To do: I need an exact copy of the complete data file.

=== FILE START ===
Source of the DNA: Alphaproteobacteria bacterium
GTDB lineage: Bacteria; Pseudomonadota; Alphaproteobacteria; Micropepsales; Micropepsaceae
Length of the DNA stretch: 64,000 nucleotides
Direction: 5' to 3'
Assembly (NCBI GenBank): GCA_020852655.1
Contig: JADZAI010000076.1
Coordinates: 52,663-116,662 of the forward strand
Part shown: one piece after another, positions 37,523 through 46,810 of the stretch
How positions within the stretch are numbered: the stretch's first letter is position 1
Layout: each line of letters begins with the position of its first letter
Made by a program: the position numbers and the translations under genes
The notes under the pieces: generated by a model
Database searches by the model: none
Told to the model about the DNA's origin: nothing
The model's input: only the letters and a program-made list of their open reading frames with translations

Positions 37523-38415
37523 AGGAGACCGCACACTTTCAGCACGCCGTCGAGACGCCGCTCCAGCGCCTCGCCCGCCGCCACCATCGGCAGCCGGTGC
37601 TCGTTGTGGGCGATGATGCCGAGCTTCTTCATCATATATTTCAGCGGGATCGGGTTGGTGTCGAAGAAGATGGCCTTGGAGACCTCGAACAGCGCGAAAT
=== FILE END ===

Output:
Source of the DNA: Alphaproteobacteria bacterium
GTDB lineage: Bacteria; Pseudomonadota; Alphaproteobacteria; Micropepsales; Micropepsaceae
Length of the DNA stretch: 64,000 nucleotides
Direction: 5' to 3'
Assembly (NCBI GenBank): GCA_020852655.1
Contig: JADZAI010000076.1
Coordinates: 52,663-116,662 of the forward strand
Part shown: one piece after another, positions 37,523 through 46,810 of the stretch
How positions within the stretch are numbered: the stretch's first letter is position 1
Layout: each line of letters begins with the position of its first letter
Made by a program: the position numbers and the translations under genes
The notes under the pieces: generated by a model
Database searches by the model: none
Told to the model about the DNA's origin: nothing
The model's input: only the letters and a program-made list of their open reading frames with translations

Positions 37523-38415
37523 AGGAGACCGCACACTTTCAGCACGCCGTCGAGACGCCGCTCCAGCGCCTCGCCCGCCGCCACCATCGGCAGCCGGTGC
37601 TCGTTGTGGGCGATGATGCCGAGCTTCTTCATCATATATTTCAGCGGGATCGGGTTGGTGTCGAAGAAGATGGCCTTGGAGACCTCGAACAGCGCGAAAT